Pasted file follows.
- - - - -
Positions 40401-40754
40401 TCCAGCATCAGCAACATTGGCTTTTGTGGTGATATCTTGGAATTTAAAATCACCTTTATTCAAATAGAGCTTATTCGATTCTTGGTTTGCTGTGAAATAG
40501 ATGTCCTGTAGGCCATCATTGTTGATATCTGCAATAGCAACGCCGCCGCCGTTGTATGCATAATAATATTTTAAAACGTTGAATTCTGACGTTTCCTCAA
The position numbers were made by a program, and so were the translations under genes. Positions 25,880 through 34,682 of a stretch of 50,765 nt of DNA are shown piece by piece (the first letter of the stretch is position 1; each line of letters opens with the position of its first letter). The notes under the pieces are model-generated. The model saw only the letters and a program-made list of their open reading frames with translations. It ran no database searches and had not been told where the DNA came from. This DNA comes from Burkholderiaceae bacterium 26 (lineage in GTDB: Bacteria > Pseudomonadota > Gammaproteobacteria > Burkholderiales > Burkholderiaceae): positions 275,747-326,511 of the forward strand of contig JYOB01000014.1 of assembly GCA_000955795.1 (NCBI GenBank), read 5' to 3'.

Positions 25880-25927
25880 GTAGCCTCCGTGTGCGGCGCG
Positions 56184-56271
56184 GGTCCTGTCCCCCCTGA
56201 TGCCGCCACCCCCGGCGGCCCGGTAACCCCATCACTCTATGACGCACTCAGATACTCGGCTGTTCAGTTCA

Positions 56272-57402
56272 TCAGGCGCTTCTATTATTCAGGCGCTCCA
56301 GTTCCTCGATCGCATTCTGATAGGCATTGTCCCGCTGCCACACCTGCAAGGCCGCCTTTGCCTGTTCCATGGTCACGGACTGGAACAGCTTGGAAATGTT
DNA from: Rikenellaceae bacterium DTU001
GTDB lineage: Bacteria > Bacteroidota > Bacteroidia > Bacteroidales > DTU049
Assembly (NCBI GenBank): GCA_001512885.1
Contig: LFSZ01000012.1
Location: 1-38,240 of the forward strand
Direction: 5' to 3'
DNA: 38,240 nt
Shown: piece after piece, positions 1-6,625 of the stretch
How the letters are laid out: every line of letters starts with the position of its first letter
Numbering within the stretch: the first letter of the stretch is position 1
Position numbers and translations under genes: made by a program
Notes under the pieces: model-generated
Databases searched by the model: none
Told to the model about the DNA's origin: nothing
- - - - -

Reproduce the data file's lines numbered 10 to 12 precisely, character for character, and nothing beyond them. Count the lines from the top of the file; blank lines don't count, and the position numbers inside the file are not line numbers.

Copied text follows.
Positions 56272-57402
56272 TCAGGCGCTTCTATTATTCAGGCGCTCCA
56301 GTTCCTCGATCGCATTCTGATAGGCATTGTCCCGCTGCCACACCTGCAAGGCCGCCTTTGCCTGTTCCATGGTCACGGACTGGAACAGCTTGGAAATGTT